NFT’s Legal Shortcomings: A Guide for European Consumers and All Project Founders

Non-Fungible Tokens (NFTs) are unique digital assets created on blockchain typically used to represent ownership of digital art and collectibles. NFTs are created on blockchain networks, which provide a secure and transparent way to prove ownership and authenticity.

With the growing popularity of NFTs, many projects have emerged that focus on creating, trading, and collecting these digital assets. However, many of these projects may be unaware of the legal requirements they must meet when operating in the UK and EU, regardless of project's business entity location. There are countless NFT projects not following these consumer laws, which can put users at risk of fraud and legal violations.

It is important to note that none of this constitutes as legal advice and is intended to instigate discussions around consumer rights when purchasing NFTs and other digital assets. You should always seek professional legal advice.

Legal Business Entity

One of the key things that users should look out for when engaging with NFT projects is the legal business entity behind the project. NFT projects should be registered as legal companies, and their name and location of registration should be clearly stated on their website. This information can typically be found on the company's registration documents, which are usually available through public databases.

In the UK, it is a legal requirement for businesses to include their business name on their website under Companies Act 2006. This helps consumers identify who they are dealing with and can provide some assurance that the business is legitimate. Users should demand this information from the project founders before committing to the project and giving them money. Non-compliance with the UK requirement of including business name on the website can lead to fines and penalties.

Please note, the Companies Act 2006 is very extensive legsilation and covers so much more than just placement of business name on a website.

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Knowing the business entity behind an NFT project can also help users understand the level of transparency and accountability of the project. This can provide users with a better understanding of the financial health of the project and its ability to deliver on its promises.

Users should also be aware that NFT projects can take different forms, such as decentralized autonomous organizations (DAOs) which are run by a community of users. In this case, it is important to understand the governance structure of the DAO and how decisions are made. DAOs however are not legal entities in United Kingdom.

If you are dealing with a project that has not taken these steps to be a legal business, aside from you losing many consumer rights, you should consider whether they project is legitimate or serious enough about their delivery.

Consumer Rights

NFT projects may be subject to the UK Consumer Rights Act 2015 (CRA) which sets out certain rights and protections for consumers. The CRA applies to goods and services purchased by consumers, including digital assets, which NFTs are likely to fall under.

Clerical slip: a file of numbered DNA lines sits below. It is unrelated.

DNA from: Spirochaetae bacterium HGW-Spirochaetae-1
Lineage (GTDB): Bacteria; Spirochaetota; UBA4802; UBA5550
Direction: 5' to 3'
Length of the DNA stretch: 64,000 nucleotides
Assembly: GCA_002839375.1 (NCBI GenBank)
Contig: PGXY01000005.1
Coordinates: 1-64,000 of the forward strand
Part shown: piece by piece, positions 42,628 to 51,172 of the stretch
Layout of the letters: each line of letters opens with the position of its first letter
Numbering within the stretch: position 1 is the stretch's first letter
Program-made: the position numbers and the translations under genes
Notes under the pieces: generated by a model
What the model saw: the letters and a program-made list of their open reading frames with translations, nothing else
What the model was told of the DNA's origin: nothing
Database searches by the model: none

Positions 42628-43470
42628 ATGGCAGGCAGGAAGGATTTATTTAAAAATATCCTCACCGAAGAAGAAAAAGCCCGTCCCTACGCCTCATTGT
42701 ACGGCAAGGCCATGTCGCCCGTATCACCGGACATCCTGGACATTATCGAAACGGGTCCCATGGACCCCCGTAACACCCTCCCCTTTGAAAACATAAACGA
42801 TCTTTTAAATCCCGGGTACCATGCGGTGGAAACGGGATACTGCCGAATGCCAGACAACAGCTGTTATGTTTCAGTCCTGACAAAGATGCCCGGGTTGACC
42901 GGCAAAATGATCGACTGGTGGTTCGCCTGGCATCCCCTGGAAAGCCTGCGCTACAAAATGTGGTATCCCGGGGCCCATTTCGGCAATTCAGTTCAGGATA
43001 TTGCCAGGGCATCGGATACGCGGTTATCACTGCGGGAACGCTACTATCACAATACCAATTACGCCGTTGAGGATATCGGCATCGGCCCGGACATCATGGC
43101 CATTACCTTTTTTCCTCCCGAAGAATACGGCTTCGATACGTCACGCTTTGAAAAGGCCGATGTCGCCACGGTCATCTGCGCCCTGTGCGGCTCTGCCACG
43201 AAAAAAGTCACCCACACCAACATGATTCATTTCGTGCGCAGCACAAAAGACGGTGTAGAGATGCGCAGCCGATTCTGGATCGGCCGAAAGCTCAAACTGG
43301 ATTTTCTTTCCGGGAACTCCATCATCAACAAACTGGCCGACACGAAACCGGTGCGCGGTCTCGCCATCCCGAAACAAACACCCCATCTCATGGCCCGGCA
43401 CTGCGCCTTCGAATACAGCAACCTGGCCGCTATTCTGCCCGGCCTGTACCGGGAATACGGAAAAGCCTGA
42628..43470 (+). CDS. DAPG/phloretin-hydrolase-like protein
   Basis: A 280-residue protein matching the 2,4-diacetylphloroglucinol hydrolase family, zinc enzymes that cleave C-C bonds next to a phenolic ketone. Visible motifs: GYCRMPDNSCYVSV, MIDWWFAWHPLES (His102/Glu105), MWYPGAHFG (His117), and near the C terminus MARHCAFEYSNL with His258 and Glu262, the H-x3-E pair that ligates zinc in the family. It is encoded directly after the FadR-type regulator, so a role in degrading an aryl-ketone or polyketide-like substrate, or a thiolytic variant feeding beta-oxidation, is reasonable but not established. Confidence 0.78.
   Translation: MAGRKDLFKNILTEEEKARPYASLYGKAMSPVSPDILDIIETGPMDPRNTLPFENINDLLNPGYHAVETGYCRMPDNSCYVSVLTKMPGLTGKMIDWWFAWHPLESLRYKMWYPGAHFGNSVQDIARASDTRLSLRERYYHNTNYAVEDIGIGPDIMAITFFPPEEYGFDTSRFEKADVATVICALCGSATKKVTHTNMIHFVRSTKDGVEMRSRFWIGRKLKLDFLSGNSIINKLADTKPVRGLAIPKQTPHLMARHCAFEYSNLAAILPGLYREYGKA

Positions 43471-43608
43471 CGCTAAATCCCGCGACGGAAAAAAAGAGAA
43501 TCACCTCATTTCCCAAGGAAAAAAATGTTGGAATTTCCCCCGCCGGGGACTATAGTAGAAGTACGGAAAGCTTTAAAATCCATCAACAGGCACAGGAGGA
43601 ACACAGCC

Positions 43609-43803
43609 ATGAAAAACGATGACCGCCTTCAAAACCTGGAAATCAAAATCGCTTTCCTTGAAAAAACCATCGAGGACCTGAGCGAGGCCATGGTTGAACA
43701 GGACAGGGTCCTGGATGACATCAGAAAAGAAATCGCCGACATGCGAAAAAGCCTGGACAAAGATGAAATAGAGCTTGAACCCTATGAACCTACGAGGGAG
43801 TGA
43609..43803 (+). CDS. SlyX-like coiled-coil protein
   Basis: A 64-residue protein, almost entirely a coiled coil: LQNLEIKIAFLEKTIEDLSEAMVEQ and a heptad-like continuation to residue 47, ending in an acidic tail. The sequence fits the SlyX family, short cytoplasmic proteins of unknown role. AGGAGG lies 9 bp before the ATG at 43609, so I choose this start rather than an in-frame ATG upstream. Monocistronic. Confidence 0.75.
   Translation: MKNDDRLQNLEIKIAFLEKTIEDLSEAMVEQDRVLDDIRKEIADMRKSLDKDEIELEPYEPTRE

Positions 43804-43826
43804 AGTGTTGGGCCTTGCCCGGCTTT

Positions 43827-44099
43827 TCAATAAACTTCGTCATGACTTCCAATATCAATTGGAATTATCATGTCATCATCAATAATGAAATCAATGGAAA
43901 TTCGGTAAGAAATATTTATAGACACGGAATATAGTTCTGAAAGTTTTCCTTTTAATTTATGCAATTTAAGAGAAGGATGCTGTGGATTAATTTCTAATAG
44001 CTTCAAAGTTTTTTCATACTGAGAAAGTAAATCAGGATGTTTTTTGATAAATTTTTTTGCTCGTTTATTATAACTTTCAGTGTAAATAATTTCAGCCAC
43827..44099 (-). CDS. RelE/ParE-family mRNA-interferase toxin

Under the CRA, consumers have the right to expect that goods are of satisfactory quality, as described, and fit for purpose. This means that NFTs should match any description provided and be fit for their intended purpose. For example, if an NFT is advertised as a limited-edition collectible, the consumer has the right to expect that it is indeed limited edition and that the ownership of the NFT is unique.

Consumers have the right to request a repair or replacement if an NFT is found to be faulty or not as described. If a repair or replacement is not possible or cannot be done within a reasonable time frame, consumers are entitled to a reduction in price or a refund. For example, the metadata or media files of the NFT are no longer available to access and cannot be replaced.

Distance Selling

Distance selling refers to the sale of goods or services that are made without the buyer and seller being in the same physical location. This typically includes online sales, phone sales, mail order. In the UK and EU, distance selling is regulated by laws such as the Distance Selling Regulations, which provide certain rights and protections for consumers in these types of transactions.

These regulations include the right to cancel an order within 14 days for any reason, the requirement for pre-contractual information to be provided to the consumer, and the right to a refund or replacement if the goods are faulty or not as described.

The distance selling regulations also apply to digital content and NFTs would likely be considered as "downloads and streaming services." This means that NFT projects may be able to make consumers opt out of their 14-day cancellation right if done correctly. The business still must inform the consumer about their 14-day cancellation right, and provide certain information, such as the company name, before the order is placed.